Students, faculty participate in first Black Lives Matter conference

SIUE students, faculty and local community members convened at the Morris University Center on Jan. 20 to discuss polarizing and controversial topics for SIUE’s first Black Lives Matter Conference.

Senior psychology major Melvina Chaney speaks on the student panel during the Black Lives matter conference Jan. 20 at the Morris University Center. (Photo by Joseph Lacdan)

Senior psychology major Melvina Chaney speaks on the student panel during the Black Lives matter conference Jan. 20 at the Morris University Center. (Photo by Joseph Lacdan)

The conference was held to create continuous dialogue on the Black Lives movement about social inequality and encourage students to become more active against social injustice. But the conference also provided a platform for understanding about the Black Lives Matter movement and to create more opportunities for dialogue about race issues. Titled “Black Lives Matter: Inside the Movement” the event was also created to further encourage the Black Lives Matter movement on campus.

“Many still question where the movement is headed,” said Dr. Jessica Harris, SIUE history professor. “Can it be sustained? How will it continue to frame its goals? What kind of structures will house it? What happens next? I would say that depends largely on choices the movement makes going forward, as well as a number of external factors.”

Plans for the conference started after Dr. Venessa Brown, associate chancellor of the Office of Institutional Diversity began having conversations with former SIUE Chancellor Julie Furst-Bowe about the events of Ferguson and the shooting of black teenager Michael Brown by a white police officer.  Brown notes that the movement started with the shooting death of Florida teen Trayvon Martin in 2012 and that the Black Lives moment did not take the national spotlight until the Michael Brown incident in Ferguson, where the black teen was fatally shot by white police officer Darren Wilson in August 2014.

“We thought it would be good idea that this was a teaching moment – an educational moment,” Brown said. “We thought let’s start a conference that would give an opportunity to start a dialogue about what is some of the misconceptions about it. People don’t really understand what is the Black Lives movement, how it got started, what was the purpose of it.”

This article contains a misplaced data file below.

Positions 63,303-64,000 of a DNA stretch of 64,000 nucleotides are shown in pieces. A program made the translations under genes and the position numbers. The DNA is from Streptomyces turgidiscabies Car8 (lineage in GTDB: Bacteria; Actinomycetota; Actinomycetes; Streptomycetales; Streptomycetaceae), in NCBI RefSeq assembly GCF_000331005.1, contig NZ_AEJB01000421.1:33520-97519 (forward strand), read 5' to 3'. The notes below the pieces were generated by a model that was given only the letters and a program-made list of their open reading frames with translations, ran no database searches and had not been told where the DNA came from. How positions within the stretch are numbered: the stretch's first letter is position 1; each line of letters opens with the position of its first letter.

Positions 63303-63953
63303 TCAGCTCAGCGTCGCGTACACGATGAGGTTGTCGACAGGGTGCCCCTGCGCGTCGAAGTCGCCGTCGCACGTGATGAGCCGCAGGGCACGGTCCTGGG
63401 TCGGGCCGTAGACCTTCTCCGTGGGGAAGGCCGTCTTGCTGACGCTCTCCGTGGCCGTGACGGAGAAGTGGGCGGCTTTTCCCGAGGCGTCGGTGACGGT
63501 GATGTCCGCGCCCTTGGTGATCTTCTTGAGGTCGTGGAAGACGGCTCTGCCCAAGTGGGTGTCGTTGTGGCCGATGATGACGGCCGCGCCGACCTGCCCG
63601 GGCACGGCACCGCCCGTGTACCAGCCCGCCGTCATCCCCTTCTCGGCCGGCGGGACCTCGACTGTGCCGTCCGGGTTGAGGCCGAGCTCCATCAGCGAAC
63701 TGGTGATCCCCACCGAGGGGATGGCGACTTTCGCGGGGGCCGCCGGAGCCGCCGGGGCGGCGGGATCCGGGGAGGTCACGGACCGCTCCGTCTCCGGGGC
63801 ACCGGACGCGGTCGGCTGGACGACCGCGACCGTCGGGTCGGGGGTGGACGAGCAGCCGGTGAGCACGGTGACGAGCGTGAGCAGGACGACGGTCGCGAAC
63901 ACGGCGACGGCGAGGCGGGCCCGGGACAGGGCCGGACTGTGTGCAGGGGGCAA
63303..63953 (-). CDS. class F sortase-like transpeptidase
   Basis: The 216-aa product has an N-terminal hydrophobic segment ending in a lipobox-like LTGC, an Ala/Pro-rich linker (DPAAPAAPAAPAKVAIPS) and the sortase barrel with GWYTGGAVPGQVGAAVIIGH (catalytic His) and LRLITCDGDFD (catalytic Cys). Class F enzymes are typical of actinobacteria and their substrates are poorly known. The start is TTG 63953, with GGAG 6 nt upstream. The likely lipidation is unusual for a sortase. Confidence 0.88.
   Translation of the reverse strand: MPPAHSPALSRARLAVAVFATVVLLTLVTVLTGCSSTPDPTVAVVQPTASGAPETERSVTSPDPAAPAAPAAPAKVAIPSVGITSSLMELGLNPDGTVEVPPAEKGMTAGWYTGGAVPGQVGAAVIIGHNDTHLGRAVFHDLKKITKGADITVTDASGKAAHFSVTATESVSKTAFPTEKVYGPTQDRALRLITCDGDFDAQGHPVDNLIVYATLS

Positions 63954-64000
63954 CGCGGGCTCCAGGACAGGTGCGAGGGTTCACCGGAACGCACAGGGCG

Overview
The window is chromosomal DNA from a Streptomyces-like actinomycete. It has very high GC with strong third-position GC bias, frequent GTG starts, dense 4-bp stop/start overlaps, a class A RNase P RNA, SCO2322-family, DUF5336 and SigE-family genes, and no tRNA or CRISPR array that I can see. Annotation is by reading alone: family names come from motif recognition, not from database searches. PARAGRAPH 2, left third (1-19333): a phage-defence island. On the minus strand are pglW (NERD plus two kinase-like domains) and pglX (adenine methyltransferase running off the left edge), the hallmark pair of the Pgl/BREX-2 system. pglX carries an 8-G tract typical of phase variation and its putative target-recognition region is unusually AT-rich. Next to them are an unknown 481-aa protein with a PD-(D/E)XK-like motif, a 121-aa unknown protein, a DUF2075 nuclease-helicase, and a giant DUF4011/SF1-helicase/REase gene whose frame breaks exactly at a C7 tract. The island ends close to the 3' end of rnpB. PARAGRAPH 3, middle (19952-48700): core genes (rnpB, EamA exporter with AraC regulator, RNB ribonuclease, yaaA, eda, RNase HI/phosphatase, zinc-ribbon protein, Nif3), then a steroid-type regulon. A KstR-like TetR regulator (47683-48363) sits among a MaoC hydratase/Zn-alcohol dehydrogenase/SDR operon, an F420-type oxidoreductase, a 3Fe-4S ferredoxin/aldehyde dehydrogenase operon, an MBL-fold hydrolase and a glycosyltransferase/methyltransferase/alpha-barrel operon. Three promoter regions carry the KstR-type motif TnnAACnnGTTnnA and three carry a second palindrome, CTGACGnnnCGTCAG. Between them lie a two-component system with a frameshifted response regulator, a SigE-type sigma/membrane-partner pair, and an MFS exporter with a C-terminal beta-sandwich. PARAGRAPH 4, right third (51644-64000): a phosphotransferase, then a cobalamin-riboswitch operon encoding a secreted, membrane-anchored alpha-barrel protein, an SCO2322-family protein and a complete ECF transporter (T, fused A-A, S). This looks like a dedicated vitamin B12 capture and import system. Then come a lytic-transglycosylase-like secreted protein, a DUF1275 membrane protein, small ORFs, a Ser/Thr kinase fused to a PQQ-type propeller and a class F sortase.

Students and members of the community were invited to attend the conference. SIUE students who participated in a student panel shared their personal stories on race, growing up in different communities and some of the social pressures and difficulties African Americans face. Students discussed holding government officials accountable for injustices in the criminal justice system. The students acknowledge that the conference was a step in the right direction, but more must be done.  Junior Applied Communications major Gary Pritchett said that more black professors and academic programs for black students will help increase African American enrollment at SIUE. Pritchett said more education can help improve race relations. The student panel was comprised of several CAS students including Applied Communications major D’Amonti Batton-Jackson, Political Science major Dillon Santoni, Art Therapy graduate student Veronica Delgado and Theater major Ashley Dozier. One student said her brother was currently incarcerated and she had to live under the shadow of her brother’s criminal past.

The students also responded to opposition and criticism of the Black Lives Matter movement.

“Of course all lives matter, but the crisis right now in our country is the issue of black lives and how it’s being taken for granted,” said senior Theater major Ashley Dozier. “And young black men and young black women’s lives are being thrown away so carelessly, that’s why my perspective matters, my belief matters and hopefully my life matters.”

Social Work professor Kim Carter, SIUE director of Black Studies Prince Wells and Historical Studies professor Bryan Jack participated on the faculty and community panel. Edwardsville NAACP president John Cunningham, Kalisha Turner from the Academic advising office and SIUE University police Chief Kevin Schmoll rounded out the panel.

Brown said the goal of the movement was to encourage SIUE students to become actively involved in movements against social injustice and create new channels of communication. The conference also featured a photography exhibit by Mass Communications major Christian Lee, featuring a collection of photos from the Ferguson protests titled “Ferguson Unrest.” Jack pointed to a deeper problem when it comes to the civil rights struggles of African Americans. Jack and Professor Rowena McClinton led a group of SIUE students on a tour of historical sites significant to the civil rights movement last spring.

“The rights of African American citizens have never seemed important in the United States. It’s ugly to say, it’s ugly to hear but it’s true,” Jack said. “If we go back, the approximately 5,000 African Americans who were lynched in between 1880-1930 with the federal government and no one else doing anything about it. The reserved segregation under Jim Crow … the response to Hurricane Katrina, people drinking poisonous water in Flint, Michigan right now. When you compare the response to the crack epidemic of the 1980s in terms of locking up black people to the heroin epidemic of the suburbs lately … the rights of African American citizens have never been important to this country in many ways.”


Be Sociable, Share!

Filed Under: African StudiesHistorical StudiesMass CommunicationsPolitical SciencePublic Admin & PolicySocial WorkSpeech Communication

Tags: , , ,

Comments are closed.

Switch to our mobile site